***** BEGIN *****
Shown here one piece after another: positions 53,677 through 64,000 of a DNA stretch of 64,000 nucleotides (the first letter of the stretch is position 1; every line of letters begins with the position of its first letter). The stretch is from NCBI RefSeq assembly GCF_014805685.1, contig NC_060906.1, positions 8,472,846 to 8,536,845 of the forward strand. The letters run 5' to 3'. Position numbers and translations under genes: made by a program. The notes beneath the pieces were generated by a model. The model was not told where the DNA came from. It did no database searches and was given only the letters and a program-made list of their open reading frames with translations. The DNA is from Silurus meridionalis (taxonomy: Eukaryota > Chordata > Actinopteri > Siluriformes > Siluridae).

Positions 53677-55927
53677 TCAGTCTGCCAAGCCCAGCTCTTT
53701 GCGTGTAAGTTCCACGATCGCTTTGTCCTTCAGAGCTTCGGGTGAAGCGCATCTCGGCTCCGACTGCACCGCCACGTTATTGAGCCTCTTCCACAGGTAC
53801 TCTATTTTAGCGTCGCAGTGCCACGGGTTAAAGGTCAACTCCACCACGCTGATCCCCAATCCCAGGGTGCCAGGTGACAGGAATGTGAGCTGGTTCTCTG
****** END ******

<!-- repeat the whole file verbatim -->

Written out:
Shown here one piece after another: positions 53,677 through 64,000 of a DNA stretch of 64,000 nucleotides (the first letter of the stretch is position 1; every line of letters begins with the position of its first letter). The stretch is from NCBI RefSeq assembly GCF_014805685.1, contig NC_060906.1, positions 8,472,846 to 8,536,845 of the forward strand. The letters run 5' to 3'. Position numbers and translations under genes: made by a program. The notes beneath the pieces were generated by a model. The model was not told where the DNA came from. It did no database searches and was given only the letters and a program-made list of their open reading frames with translations. The DNA is from Silurus meridionalis (taxonomy: Eukaryota > Chordata > Actinopteri > Siluriformes > Siluridae).

Positions 53677-55927
53677 TCAGTCTGCCAAGCCCAGCTCTTT
53701 GCGTGTAAGTTCCACGATCGCTTTGTCCTTCAGAGCTTCGGGTGAAGCGCATCTCGGCTCCGACTGCACCGCCACGTTATTGAGCCTCTTCCACAGGTAC
53801 TCTATTTTAGCGTCGCAGTGCCACGGGTTAAAGGTCAACTCCACCACGCTGATCCCCAATCCCAGGGTGCCAGGTGACAGGAATGTGAGCTGGTTCTCTG